So my sister is visiting from Ireland with her beautiful baby, Homer.
Homer is just over three months old now, and this is the first I’ve seen him in the flesh, since his mother and father insist on living a full continent and ocean away from me. (Sorry, but iChat just doesn’t cut it when it comes to scrumptious babies…at least until the fine people at Mac come up with a scratch and sniff version, so I can breath in that patented fresh baby smell.)
Isn’t he perfect? How about a collective ‘awwww’?
But I know what you’re all thinking: Sure, he’s cute alright, but we’re onto these baby-creatures. They lure us in with their little flailing fists and long eyelashes and the softest napes of necks we’ve ever felt, and then they turn on us, right around 11 pm when our own eyelids are starting to droop, to wail through the night, every night.
Or wait…is that just my babies?
See, Homer is a Happiest Baby on the Block. Did you all know about this? I didn’t! What rock have I been under?! *wails a bit myself*
The Happiest Baby on the Block rigorously follows the five S’s (and take notes, all ye with infants…they do seem to work):
It seems simple, right? None of these suggestions are new concepts. But the trick is, you have to do all of them…and pretty much all at once, from the looks of it. I never could get a handle on swaddling, my kids flopped freakishly onto their tummies at first opportunity, and no amount of swinging soothed them. I definitely subscribed to the sucking and shushing methods, usually hissing in their sweet little ears while groping blindly into the crack between the wall and the crib mattress for the single pacifier remaining (and how that was mathematically possible when I’d bought the mega pack of 4,000 just the day before, I’ll never know).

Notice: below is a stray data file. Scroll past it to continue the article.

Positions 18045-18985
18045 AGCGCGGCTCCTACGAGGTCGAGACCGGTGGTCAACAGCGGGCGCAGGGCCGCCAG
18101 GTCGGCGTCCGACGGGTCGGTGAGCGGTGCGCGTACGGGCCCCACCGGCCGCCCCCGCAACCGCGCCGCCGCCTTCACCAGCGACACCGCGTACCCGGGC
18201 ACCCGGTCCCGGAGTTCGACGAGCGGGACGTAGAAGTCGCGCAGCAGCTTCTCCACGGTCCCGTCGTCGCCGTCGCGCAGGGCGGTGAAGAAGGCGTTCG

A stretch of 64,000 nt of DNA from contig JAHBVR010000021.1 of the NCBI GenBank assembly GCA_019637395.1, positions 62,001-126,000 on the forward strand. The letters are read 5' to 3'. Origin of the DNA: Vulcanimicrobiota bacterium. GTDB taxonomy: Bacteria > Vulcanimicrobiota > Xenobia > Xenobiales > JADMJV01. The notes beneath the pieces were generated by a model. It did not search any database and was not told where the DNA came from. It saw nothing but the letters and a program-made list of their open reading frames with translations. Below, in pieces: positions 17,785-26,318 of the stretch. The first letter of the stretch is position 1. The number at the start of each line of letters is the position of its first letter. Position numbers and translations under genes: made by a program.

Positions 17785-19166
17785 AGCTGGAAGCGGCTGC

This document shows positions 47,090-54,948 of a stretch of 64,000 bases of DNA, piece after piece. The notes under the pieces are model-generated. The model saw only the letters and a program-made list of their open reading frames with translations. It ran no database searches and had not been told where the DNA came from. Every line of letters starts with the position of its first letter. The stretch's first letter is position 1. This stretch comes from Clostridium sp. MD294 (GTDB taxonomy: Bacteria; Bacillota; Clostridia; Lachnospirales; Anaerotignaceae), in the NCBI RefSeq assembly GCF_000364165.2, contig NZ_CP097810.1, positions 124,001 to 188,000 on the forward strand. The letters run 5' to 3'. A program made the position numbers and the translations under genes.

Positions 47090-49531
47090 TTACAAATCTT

Back in these dark days, I pretty much had two polar opposite methods to choose from: attachment-parenting (I adore Dr. Sears, and his Nighttime Parenting was well-thumbed in our house, but in the end, I was just a tad too selfish to surrender completely to the baby-wearing/feeding/co-sleeping lifestyle) and the lovely ‘cry-it-out method’ (hell, I’ll try anything once, but anyone who thinks I’m going to ‘Ferberize’ my baby must be out of their mind).
So as you can see, when my kids were babies, I was left to make up my own five S’s. They went something like this:
Swearing (actually, it did usually start out as shushing, if that counts for anything)
Smacking (the head/shoulder/arm/whatever body part was in reach of the child in question’s father whenever I’d hear that cry the very second I finally lay my own wee head down to sleep)
Sobbing (me, the baby, the husband, whatever well-intentioned person tried to help that day)
Shouting (at myself, the baby, the husband, whatever well-intentioned person tried to help that day)
Self-medicating (I believe this is self-explanatory)
Dr. Ferber doesn’t sound quite so bad now, does he? But in my defense, all my children did learn to sleep through the night…eventually. I just did it as God intended–with blood, sweat, and tears. Sometimes literally. Sometimes all in conjunction. What do you think? Could I patent this method? Present it on Oprah? The Most Miserable Mother on the Block: How to Survive the First Year Without the Five S’s of Silence, Sleep, Sex, Sanity, and a Nicely Aged Syrah. I’m going to make millions.
On second thought, let’s just look at beautiful baby Homer again, the one with the happiest mother, and thank the heavens above he’s not ours, shall we? (Or probably more aptly, at least agree to be thankful he’s not mine).